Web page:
One password to bring them all and on Windows 8 bind them

Microsoft has long looked lovingly at identity, and providing the "one" that binds consumers and businesses to Windows. Users benefit by being freed from managing multiple identities and passwords across the web and, presumably, by improved privacy and security as a result. Microsoft gains by controlling a master identity system that keeps some of its core technologies relevant.

But Microsoft couldn't bring a single-identity system to market during the last decade. Privacy groups filed complaints about Passport, leading to a Federal Trade Commission investigation and later a settlement. Soon after, Microsoft settled its US antitrust case, agreeing to five years government oversight that instead went on for nearly 10. But Federal and state watchdogs left in September, and as I explained then Microsoft is freer to integrate stuff into Windows. Today, Dustin Ingalls, Windows Security & Identity, explains exactly how Windows 8 will tackle the identity problem.

Luckily for Microsoft, during its lost decade of government oversight, no single ID system emerged. OpenID isn't it, as many open-source supporters had hoped. But Apple and Google are leading candidates -- the one leveraging from iTunes/iCloud IDs and the other Gmail profiles connected to dozens of services, respectively. So Microsoft can't move fast enough to take its leading asset, Windows Live ID, and bind it to the operating system in a compelling and useful way. Ingallis rightly lays it out -- using Windows 8 and Live IDs to reduce the burden of managing identities and passwords and improving privacy and security in the process.

"Our research has shown us that the average person using a PC in the United States typically has about 25 online accounts", he explains. "That's a lot to keep track of. In fact, the data also shows that the number of unique passwords across those 25 accounts is only about six. For folks who spend time thinking about security, that's a worrisome finding".

Some of these services are really frustrating. Several I use limit passwords to eight characters and prohibit security-enhancing special characters, like % or #. My typical password, and they all vary in length, is minimum a dozen characters, unless restricted by the service provider.

"Password reuse is very useful to hackers", Ingallis rightly observes. "They know that if they can learn your password for one site, it’s highly likely that you use the same password on other sites. Even worse, an attacker can often use your sign-in information to reset the password for other accounts where the password actually is different".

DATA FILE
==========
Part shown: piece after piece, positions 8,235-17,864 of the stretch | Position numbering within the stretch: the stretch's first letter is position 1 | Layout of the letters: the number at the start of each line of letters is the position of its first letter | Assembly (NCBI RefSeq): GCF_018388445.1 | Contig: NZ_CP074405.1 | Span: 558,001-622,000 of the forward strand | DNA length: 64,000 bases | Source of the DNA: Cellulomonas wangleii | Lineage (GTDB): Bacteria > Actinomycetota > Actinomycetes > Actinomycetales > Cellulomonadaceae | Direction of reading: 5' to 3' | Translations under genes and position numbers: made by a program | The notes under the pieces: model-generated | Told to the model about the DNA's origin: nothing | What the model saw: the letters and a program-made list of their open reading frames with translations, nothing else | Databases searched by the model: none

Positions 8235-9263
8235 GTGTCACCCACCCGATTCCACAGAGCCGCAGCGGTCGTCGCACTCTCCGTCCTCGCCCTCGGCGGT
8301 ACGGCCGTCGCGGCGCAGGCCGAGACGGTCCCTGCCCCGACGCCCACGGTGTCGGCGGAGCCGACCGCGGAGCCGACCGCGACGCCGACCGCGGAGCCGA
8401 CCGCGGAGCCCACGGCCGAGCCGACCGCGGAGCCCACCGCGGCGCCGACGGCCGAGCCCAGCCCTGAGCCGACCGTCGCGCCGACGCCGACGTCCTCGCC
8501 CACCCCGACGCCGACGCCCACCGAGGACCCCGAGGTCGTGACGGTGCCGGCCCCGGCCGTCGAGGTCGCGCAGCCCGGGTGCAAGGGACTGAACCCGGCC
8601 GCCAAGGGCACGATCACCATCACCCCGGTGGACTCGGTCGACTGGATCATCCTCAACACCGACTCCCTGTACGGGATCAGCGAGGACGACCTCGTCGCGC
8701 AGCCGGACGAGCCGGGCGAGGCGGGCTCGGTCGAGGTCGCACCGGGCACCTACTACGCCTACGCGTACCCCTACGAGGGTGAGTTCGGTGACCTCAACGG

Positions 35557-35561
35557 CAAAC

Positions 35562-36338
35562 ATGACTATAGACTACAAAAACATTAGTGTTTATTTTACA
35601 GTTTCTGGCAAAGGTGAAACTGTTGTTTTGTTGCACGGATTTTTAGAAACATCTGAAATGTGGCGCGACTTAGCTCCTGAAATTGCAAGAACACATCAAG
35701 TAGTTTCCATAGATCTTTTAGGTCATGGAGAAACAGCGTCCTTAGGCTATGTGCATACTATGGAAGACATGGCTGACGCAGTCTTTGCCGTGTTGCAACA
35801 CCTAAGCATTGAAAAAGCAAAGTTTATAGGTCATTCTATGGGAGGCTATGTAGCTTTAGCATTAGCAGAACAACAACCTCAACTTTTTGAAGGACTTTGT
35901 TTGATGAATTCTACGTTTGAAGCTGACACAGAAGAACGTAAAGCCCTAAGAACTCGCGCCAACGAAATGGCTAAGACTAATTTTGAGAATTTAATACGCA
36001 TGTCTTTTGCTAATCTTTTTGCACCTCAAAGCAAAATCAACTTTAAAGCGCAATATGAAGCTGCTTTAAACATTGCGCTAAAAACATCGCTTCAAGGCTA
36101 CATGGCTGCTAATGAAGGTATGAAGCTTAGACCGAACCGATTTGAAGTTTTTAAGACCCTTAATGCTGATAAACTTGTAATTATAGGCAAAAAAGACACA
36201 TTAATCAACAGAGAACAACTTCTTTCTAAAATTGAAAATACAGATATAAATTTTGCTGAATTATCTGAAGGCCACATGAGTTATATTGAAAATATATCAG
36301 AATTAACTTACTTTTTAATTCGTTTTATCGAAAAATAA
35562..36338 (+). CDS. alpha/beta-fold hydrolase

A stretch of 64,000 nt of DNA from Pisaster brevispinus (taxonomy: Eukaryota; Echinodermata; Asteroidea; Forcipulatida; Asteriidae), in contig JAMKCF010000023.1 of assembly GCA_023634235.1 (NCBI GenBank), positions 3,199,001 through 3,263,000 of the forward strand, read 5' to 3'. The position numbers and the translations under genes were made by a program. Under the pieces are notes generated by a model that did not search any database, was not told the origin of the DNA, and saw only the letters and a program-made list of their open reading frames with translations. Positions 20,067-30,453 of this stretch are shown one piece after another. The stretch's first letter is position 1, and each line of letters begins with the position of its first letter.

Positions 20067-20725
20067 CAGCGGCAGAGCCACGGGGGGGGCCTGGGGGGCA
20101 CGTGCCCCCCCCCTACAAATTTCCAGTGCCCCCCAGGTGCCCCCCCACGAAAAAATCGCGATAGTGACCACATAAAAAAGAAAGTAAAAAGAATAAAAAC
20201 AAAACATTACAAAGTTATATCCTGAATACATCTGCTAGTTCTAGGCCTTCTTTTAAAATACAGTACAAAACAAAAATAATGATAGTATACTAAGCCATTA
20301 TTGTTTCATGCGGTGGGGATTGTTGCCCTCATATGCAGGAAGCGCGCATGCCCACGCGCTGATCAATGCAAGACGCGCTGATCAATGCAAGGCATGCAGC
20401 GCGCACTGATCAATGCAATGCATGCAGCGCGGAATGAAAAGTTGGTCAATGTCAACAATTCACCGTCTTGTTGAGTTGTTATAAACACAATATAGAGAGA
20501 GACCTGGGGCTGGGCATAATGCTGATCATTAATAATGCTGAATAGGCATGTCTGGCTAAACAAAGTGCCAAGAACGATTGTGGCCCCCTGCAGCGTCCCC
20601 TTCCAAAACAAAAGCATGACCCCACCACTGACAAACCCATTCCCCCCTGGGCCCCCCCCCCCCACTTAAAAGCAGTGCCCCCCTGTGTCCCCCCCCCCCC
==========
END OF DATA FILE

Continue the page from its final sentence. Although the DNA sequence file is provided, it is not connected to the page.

He then goes to state all the different reasons why the existing password-model is deficient. Then explains:

Windows 8 simplifies the task of managing unique and complex passwords in two important ways. The first is by providing a way to automatically store and retrieve multiple account names and passwords for all the websites and applications you use, and do so in a protected manner. Internet Explorer 10 uses the credentials that we store to remember names and passwords for websites you visit (if you choose). In addition, anyone building a Metro style app can use a direct API to securely store and retrieve credentials for that app. (It is important to note that IE respects instructions from websites about saving your credentials – some websites specifically request that passwords not be saved.)...

One of the great things you get when you sign in to Windows with your Windows Live ID is the ability to sync the credentials you’ve stored to all of the Windows 8 PCs that you register as your 'Trusted PCs'. When you store credentials in conjunction with signing in to Windows with your Windows Live ID, Windows enables you to set your password for each account to something that is both complex and unique; since Windows 8 will automatically submit the credential on your behalf, you’ll never need to remember it yourself. If you need to see the actual password at some point later, you can view it in the credential manager shown here, from any of your Trusted PCs.

Google offers an optional two-factor authentication that I would use if it worked right. But Google's mechanism isn't automatic for all its services and requires special setup for applications. Simply stated: It's a pain in the ass. From that perspective, among others, I see sense in Microsoft making authentication a core part of the operating system.

That's not really new, in a sense, as Windows Vista, 7 and Server 2008 support TPM -- Trusted Platform Module -- which requires supporting hardware to dynamically create encryption keys. Microsoft plans to improve Windows 8 TPM support in a variety of ways that will benefit businesses, particularly. Like Windows Live ID, there is unique benefit for developers creating Metro-style apps, which, Ingallis says, "have APIs that make it easy to automatically enroll and manage keys on your behalf".

Microsoft will take a very OS-centric approach to identity when Windows 8 ships. But as more business-to-business, business-to-consumer, business-to-employee and consumer-to-consumer transactions take place, there's reason to ask whether Windows, or any other PC operating system, really is the best identity hub. After all, more of us use cloud-connected mobile devices every day.

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